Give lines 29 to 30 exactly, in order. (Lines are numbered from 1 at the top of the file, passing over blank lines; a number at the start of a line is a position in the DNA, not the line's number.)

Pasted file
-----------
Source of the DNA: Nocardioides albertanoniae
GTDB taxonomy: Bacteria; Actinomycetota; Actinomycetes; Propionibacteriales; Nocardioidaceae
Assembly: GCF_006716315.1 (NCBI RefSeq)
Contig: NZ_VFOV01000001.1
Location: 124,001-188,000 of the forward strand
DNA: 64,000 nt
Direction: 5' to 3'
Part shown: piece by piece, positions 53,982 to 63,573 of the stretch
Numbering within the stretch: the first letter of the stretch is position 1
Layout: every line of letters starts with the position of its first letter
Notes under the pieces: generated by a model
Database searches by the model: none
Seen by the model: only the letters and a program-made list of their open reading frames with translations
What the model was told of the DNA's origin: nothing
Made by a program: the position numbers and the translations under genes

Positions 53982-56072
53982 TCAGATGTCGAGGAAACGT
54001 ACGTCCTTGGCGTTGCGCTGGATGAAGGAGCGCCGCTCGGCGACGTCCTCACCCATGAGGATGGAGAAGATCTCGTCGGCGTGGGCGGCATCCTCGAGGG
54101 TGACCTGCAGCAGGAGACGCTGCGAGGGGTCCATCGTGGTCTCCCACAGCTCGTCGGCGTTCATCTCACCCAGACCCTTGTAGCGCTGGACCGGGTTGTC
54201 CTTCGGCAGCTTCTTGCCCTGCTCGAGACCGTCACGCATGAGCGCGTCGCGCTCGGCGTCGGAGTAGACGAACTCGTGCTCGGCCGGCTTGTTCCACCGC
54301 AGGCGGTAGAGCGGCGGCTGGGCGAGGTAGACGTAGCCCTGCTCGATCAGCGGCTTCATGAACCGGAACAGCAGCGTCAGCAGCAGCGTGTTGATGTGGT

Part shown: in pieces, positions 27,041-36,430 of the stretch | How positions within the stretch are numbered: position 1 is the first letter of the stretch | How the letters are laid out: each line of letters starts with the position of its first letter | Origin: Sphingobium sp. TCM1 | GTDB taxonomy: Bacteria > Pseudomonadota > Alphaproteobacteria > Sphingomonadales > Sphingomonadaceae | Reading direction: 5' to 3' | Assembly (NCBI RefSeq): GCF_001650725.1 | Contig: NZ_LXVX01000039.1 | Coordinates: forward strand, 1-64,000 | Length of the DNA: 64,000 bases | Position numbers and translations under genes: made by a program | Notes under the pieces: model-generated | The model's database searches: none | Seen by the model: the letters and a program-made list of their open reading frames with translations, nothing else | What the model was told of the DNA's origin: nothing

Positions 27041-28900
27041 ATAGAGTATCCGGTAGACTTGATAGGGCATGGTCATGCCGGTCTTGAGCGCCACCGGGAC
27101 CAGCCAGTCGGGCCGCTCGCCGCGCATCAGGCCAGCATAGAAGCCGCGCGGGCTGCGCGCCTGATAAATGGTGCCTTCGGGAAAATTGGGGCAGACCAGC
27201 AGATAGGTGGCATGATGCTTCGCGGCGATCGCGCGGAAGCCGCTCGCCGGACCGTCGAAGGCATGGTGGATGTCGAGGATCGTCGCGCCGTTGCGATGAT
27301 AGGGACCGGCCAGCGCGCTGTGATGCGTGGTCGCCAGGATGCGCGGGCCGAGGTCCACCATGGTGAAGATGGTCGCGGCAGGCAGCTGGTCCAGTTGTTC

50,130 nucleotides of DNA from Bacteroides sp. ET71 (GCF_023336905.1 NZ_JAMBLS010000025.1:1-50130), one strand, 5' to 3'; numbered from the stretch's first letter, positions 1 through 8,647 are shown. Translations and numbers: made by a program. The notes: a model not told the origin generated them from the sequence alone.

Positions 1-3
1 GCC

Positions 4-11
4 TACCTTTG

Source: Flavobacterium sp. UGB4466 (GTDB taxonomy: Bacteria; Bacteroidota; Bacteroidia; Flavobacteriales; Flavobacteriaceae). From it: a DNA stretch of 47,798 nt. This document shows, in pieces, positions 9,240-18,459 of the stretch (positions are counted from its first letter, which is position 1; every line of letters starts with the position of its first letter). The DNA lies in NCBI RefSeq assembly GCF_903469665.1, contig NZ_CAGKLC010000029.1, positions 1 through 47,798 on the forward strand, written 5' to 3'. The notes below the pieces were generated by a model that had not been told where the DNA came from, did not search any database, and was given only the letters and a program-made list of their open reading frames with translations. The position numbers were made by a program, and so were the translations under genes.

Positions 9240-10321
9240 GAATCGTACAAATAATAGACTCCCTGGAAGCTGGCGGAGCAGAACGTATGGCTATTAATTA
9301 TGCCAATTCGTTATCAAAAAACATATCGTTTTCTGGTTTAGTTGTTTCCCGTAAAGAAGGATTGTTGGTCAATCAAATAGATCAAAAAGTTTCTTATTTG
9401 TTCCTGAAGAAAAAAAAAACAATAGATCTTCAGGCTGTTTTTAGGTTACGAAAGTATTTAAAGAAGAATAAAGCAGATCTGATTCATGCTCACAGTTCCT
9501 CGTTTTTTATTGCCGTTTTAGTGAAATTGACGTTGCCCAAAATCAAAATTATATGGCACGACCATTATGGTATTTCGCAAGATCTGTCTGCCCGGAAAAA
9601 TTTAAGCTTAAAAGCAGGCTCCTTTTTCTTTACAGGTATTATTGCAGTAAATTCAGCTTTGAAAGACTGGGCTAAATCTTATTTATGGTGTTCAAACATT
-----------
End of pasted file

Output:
Positions 1-3
1 GCC